When Dominic Wai first left school he had two careers in mind – journalism or the law.
Both of them appealed to his natural sense of justice and order, and he liked unravelling puzzles and finding simple solutions. But his dad told him journalism wouldn’t pay and he failed his entrance exam for Hong Kong’s only law school (this was the 1980s remember).
Dominic went into banking instead.
It was while working at one of Hong Kong’s banks that he was offered the chance to join the Independent Commission Against Crime (ICAC) in 1990. As he still had his heart set on becoming a lawyer he joined in the fight against corruption, working mainly in the Community Relations Department trying to promote and educate the public about the evils of corruption.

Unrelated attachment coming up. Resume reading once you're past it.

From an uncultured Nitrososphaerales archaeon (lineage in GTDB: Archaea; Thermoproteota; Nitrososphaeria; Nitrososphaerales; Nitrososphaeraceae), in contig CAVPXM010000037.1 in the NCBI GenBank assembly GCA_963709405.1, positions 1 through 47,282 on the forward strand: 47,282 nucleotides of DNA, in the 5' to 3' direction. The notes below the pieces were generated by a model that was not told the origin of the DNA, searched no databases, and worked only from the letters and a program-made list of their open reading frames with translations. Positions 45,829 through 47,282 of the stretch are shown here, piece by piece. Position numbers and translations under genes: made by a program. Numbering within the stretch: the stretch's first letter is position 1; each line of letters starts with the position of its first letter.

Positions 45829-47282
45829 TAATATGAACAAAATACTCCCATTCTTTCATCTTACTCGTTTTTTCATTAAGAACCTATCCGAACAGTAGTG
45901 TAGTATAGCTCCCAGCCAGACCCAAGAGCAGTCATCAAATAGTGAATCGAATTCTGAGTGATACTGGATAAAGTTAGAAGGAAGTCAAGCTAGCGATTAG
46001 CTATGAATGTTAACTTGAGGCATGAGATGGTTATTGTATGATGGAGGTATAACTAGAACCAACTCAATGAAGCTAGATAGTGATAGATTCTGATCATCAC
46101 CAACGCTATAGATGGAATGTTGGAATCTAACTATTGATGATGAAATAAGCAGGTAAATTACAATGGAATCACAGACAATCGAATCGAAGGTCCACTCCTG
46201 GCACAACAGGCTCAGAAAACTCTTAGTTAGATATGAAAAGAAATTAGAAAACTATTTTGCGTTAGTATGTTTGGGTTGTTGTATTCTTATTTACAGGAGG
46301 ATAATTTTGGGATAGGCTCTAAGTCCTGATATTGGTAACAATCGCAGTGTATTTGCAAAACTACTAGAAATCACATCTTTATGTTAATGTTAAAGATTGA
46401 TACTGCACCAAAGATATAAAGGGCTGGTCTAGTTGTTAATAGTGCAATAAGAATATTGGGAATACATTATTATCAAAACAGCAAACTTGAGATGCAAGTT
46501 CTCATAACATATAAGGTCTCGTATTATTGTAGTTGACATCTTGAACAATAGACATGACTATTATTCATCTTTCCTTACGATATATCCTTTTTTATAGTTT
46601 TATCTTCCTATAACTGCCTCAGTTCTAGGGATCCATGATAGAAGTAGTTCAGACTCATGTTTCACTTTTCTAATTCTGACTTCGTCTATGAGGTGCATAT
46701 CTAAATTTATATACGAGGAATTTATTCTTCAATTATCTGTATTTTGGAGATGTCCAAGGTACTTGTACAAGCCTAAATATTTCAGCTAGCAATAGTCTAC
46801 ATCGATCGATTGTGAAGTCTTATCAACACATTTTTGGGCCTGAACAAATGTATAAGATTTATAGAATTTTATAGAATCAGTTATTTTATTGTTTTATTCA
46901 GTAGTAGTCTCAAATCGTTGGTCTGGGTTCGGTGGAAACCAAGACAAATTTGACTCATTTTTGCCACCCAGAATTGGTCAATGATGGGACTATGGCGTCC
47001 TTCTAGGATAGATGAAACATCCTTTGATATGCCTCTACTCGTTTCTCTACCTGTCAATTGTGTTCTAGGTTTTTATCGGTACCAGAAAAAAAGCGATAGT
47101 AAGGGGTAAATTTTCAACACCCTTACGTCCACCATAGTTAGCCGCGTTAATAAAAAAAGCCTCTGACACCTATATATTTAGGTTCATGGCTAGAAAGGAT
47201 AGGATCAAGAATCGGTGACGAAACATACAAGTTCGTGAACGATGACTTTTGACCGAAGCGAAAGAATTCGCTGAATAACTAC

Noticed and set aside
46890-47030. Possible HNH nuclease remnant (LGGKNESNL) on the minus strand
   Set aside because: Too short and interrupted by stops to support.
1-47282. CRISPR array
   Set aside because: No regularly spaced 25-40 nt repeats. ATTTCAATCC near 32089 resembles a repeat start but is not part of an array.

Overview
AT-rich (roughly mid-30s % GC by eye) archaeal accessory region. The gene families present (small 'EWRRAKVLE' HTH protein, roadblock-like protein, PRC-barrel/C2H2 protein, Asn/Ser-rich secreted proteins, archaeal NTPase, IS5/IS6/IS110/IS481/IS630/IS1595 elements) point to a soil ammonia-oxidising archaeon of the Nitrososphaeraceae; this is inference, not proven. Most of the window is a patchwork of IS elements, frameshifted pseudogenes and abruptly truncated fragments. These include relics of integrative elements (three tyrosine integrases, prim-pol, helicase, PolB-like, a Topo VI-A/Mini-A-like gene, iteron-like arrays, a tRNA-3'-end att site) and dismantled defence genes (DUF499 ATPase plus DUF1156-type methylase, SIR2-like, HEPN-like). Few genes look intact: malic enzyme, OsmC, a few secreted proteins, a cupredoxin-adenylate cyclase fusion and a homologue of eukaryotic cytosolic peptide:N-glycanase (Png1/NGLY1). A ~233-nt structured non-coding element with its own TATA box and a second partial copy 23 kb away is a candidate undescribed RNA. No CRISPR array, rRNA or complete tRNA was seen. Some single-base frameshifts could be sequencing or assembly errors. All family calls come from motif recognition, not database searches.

“Back at that time when I joined a very senior government prosecutor, Warwick Reid, was found to be taking bribes,” Dominic says. “This was a person at the very top of the legal profession. It showed that corruption ran from the lowest to the highest levels of society. And that was very damaging – the guy who was doing the prosecuting was also taking bribes.”
That was Dominic’s first brush with the law and he’s never looked back: “At last I’d got into something that was legal related. It also helped me understand how the operations department worked, and how investigations were carried out. Above all, it confirmed my desire to become a full-time lawyer.”
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